From pretty much the moment you drop off your child at WinSport for summer camp, they’ll be moving, being active and learning life skills.
And the correct fuel is so essential for optimal learning – both physically and mentally.
Kyler Tritter is a Team Lead for summer camps and says nutrition is a key component to having a good day at summer camp.
“When you have a nutritious meal, instead of hot dogs and popsicles, you’ll see fewer breakdowns with the younger kids and the older kids feel less lethargic or tired,” Tritter explains. “What they eat is the fuel for your body which is another aspect we try to teach them. What you put into your body is what your body uses. You can feel better and perform better when you have the right food.”
As an organization that teaches sport to all ages – from toddlers in how to skate lessons to Canadian Olympians training to reach the podium – it’s understandable that WinSport strives to provide the type of food for people to reach their goals. It’s something WinSport’s executive chef Liana Robberecht has been focusing on during the last few years.
“We started focusing more on healthier food about three years ago, beginning with our offerings in the Garden Café,” says Robberecht. “WinSport caters to athletes at all stages of their journey, so it is important to have the proper fuel. We achieve this by implementing variety of options in the grab-and- go sections, salad bar and through daily specials.”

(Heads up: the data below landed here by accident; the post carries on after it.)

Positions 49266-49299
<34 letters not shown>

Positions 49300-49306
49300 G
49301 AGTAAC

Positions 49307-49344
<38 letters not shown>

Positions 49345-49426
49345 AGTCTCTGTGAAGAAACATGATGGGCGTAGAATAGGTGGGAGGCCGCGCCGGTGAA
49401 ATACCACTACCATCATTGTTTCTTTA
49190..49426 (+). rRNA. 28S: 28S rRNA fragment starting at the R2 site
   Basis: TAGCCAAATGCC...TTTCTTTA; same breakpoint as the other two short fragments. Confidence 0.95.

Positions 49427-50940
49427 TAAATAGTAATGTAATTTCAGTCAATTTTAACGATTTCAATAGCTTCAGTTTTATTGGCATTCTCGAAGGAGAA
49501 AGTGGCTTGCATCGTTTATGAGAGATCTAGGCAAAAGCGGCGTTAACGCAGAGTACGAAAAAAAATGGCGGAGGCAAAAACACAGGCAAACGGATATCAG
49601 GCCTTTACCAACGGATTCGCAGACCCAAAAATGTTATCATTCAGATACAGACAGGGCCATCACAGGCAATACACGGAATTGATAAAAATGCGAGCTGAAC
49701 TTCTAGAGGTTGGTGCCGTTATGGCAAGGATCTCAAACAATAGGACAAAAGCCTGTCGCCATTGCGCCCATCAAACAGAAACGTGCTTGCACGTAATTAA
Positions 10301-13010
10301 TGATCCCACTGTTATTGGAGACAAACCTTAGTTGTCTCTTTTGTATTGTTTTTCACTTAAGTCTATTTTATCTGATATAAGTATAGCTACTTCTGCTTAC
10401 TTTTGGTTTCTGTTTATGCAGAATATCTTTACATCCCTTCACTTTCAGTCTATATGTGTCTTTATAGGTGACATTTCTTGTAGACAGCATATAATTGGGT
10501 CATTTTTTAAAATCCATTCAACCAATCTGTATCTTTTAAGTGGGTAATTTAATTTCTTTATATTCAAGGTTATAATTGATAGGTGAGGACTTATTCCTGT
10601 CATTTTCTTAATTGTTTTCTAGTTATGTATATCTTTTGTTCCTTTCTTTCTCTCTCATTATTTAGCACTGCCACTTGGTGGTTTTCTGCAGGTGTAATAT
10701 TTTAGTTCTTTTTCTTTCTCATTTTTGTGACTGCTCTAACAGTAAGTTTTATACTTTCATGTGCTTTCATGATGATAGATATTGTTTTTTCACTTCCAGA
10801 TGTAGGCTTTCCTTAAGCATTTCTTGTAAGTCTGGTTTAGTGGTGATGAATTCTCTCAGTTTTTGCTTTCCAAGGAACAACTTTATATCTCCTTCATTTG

Robberecht says it was equally important to strategize meals for summer camp participants.
“We then took a more serious look at what options are we giving the children that participate in summer camp, we wanted to work with our camp instructors more closely to be able provide good food,” says Robberecht.
Tritter says the nutritious food has had a positive effect.
“Every day there is always one item of the food groups – there’s always a protein, a whole grain and fruit and vegetables,” says Tritter. “It is really good – the food looks a lot more enjoyable, it’s not hot dogs and popsicles – it’s actually food that will provide kids the correct fuel for the day.”
Some examples of the meals prepared for summer camp participants include baked gluten-free chicken fingers, house-made chicken meatballs, house-made turkey sliders, watermelon and vegetable sticks.
WinSport isn’t just providing nutritious food for campers, instructors are teaching them how to eat right. Tritter says some of the camps get the kids to build meal plans specific to their sport.
“For athletic development camps in rugby and soccer, the kids create nutrition goal setting to help them become a well-rounded athlete,” says Tritter. “We introduce them to the different food groups and how much they should eat in each. We also teach them about alternatives to meat and alternatives to dairy. The older groups (age 10-14) make a game-day meal, which includes what they would eat for breakfast, lunch, snacks and a plan to keep hydrated during day.”
Robberecht says her team will continue to work with camp instructors to learn more about their nutritional requirements for summer camp activities so kids not only enjoy the meals but have the appropriate fuel for their daily activities.